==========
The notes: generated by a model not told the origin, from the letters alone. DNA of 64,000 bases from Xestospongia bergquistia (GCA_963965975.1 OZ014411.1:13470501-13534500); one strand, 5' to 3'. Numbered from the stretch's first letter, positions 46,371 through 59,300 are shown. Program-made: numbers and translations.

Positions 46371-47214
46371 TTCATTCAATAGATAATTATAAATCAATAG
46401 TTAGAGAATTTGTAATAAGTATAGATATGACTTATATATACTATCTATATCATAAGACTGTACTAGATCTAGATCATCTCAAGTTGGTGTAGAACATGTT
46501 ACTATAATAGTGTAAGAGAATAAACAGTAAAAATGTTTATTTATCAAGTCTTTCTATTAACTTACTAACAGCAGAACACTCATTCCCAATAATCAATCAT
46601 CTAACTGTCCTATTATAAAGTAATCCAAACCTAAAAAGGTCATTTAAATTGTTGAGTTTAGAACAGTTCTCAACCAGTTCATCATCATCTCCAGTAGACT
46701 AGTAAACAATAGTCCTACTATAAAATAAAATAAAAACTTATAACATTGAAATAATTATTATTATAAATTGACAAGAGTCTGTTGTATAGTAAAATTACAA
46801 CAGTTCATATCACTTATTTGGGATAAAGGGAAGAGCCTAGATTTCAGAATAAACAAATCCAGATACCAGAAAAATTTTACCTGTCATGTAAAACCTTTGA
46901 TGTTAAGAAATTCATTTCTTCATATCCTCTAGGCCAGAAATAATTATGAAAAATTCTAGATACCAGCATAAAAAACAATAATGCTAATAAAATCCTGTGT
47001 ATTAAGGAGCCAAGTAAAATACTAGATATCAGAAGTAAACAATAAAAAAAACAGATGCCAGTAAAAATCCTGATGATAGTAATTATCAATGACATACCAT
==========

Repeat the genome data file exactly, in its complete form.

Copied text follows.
The notes: generated by a model not told the origin, from the letters alone. DNA of 64,000 bases from Xestospongia bergquistia (GCA_963965975.1 OZ014411.1:13470501-13534500); one strand, 5' to 3'. Numbered from the stretch's first letter, positions 46,371 through 59,300 are shown. Program-made: numbers and translations.

Positions 46371-47214
46371 TTCATTCAATAGATAATTATAAATCAATAG
46401 TTAGAGAATTTGTAATAAGTATAGATATGACTTATATATACTATCTATATCATAAGACTGTACTAGATCTAGATCATCTCAAGTTGGTGTAGAACATGTT
46501 ACTATAATAGTGTAAGAGAATAAACAGTAAAAATGTTTATTTATCAAGTCTTTCTATTAACTTACTAACAGCAGAACACTCATTCCCAATAATCAATCAT
46601 CTAACTGTCCTATTATAAAGTAATCCAAACCTAAAAAGGTCATTTAAATTGTTGAGTTTAGAACAGTTCTCAACCAGTTCATCATCATCTCCAGTAGACT
46701 AGTAAACAATAGTCCTACTATAAAATAAAATAAAAACTTATAACATTGAAATAATTATTATTATAAATTGACAAGAGTCTGTTGTATAGTAAAATTACAA
46801 CAGTTCATATCACTTATTTGGGATAAAGGGAAGAGCCTAGATTTCAGAATAAACAAATCCAGATACCAGAAAAATTTTACCTGTCATGTAAAACCTTTGA
46901 TGTTAAGAAATTCATTTCTTCATATCCTCTAGGCCAGAAATAATTATGAAAAATTCTAGATACCAGCATAAAAAACAATAATGCTAATAAAATCCTGTGT
47001 ATTAAGGAGCCAAGTAAAATACTAGATATCAGAAGTAAACAATAAAAAAAACAGATGCCAGTAAAAATCCTGATGATAGTAATTATCAATGACATACCAT